As will be observed from a study of Fig. 3, the central contact member in that connector will, when the nut 220 is tightly screwed into position, be securely clamped between the elements 241 and 242, and any force applied to the central contact 225, whether axial or transverse, will be taken up by the body of the connector rather than by the central conductor 14 of cable 10.
The same is true of the connectors of Figs. 1 and 2, wherein, when the nut 20 has been screwed tightly into position, the central contact is anchored between the bushings flanking it.
To insure tight anchorage of the central contact, the insulating bushings or sleeves which abut the shoulder portion of the central contact may in any of the embodiments shown be made slightly oversize in the longitudinal direction, in order that they will 'be slightly compressed when the clamp nut is tightened.
Whereas I have in the present specification described in considerable detail certain specific embodiments of my invention, it is to be understood that this description is merely for purposes of illustration, and that many changes and variations therein may be made by persons skilled in the art without departing from the spirit of my invention.
1. In a connector for use with a coaxial electric transmission cable of the type having a filamentary inner conductor, insulating material overlying such inner conductor, and an outer conductor formed of flexible metallic braid, said connector having a generally cylindrical metallic body member adapted to receive said cable in its rear portion, the improvement which comprises a first centrally apertured insulating element adapted to fit within said body member, means carried by said body member limiting forward movement of said insulating element therewithin, a metallic central contact for said connector of generally cylindrical contour and having a shoulder extending radially outward in a zone axially intermediate the ends of said contact, said contact having also means at its rear end adapted to receive and make electrical contact with the inner conductor of said cable, said shoulder bearing against said insulating element when the front portion of said contact is inserted in the central aperture thereof, a second centrally apertured insulating element adapted to fit over said contact behind said shoulder and within said body member, and clamping means for securing the braid of said cable in intimate contact with the inner surface of said body member, said clamping means being operative in the course of securing said braid to confine said second insulating element and to hold the shoulder of said central contact securely between said first and second insulating elements, thereby fixing said contact against axial and lateral movement within said body member, said first and second insulating elements being formed to terminate substantially flush with the rim of said shoulder, leaving an annular zone between said shoulder and the inner surface of said body member, said annular zone being occupied by a dielectric material of lower dielectric constant than the material from which said first and second elements are formed.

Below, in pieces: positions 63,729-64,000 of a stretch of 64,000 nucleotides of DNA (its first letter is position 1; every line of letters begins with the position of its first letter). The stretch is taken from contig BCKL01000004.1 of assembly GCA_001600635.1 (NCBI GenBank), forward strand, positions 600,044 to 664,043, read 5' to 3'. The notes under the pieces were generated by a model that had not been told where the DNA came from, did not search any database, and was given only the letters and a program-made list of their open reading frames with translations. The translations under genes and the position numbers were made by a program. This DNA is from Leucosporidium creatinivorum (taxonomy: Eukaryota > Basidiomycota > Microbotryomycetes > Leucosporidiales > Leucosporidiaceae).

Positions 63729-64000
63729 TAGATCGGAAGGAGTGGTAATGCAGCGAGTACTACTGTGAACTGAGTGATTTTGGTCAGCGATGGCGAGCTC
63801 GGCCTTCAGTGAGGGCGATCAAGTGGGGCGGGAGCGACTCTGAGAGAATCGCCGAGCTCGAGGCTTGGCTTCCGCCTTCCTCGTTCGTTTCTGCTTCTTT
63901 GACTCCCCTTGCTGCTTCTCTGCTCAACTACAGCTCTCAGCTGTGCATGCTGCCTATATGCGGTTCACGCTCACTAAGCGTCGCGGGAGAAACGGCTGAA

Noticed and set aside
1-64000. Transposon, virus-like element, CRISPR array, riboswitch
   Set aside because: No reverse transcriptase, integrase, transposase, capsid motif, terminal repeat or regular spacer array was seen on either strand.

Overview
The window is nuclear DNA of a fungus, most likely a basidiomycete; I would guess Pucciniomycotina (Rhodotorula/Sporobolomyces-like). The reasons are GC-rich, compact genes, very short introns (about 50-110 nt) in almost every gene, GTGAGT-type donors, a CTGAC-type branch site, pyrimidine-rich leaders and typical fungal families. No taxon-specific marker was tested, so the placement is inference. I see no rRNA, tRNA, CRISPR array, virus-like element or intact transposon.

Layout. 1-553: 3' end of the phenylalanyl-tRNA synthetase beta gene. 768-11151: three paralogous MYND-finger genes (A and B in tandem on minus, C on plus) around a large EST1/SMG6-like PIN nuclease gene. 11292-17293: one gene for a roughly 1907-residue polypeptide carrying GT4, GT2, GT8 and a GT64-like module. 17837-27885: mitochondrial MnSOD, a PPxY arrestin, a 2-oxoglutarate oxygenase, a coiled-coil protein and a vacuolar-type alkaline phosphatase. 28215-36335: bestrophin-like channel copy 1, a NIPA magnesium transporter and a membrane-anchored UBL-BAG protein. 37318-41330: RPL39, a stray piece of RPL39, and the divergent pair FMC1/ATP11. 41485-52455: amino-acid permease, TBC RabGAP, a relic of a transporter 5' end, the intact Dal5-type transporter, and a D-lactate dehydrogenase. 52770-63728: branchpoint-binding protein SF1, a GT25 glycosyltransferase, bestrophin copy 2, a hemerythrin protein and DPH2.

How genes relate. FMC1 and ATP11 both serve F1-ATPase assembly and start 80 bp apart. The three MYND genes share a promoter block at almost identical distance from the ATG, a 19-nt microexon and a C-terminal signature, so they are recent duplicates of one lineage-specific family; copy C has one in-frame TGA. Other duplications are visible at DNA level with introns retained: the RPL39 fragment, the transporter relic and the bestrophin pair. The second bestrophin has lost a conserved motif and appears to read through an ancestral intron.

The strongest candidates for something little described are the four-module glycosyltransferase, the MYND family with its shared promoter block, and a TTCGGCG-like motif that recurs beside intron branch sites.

2. Apparatus according to claim 1 wherein the dielectric material occupying said annular zone is air.
3. Apparatus according to claim 1 wherein the radial dimensions of said shoulder are proportioned with respect to the dimensions of the inner surface of said body member directly overlying said shoulder and with respect to the dielectric constant of said material within said annular zone to provide in the portion of said connector comprising said shoulder a characteristic impedance substantially equal to that of said cable.
4. Apparatus according to claim 1 wherein said annular zone is filled with air and wherein the radial dimensions of said shoulder are proportioned with respect to the dimensions of the inner surface of said body member directly overlying said shoulder and with respect to the dielectric constant of air to provide in the portion of said connector comprising said shoulder a characteristic impedance substantially equal to that of said cable.
References Cited in the file of this patent UNITED STATES PATENTS 2,540,012 Salati Jan. 30, 1951 2,642,474 Bowar June 16, 1953 2,757,351 Klostermann July 31, 1956 2,781,500 Armstrong Feb. 12, 1957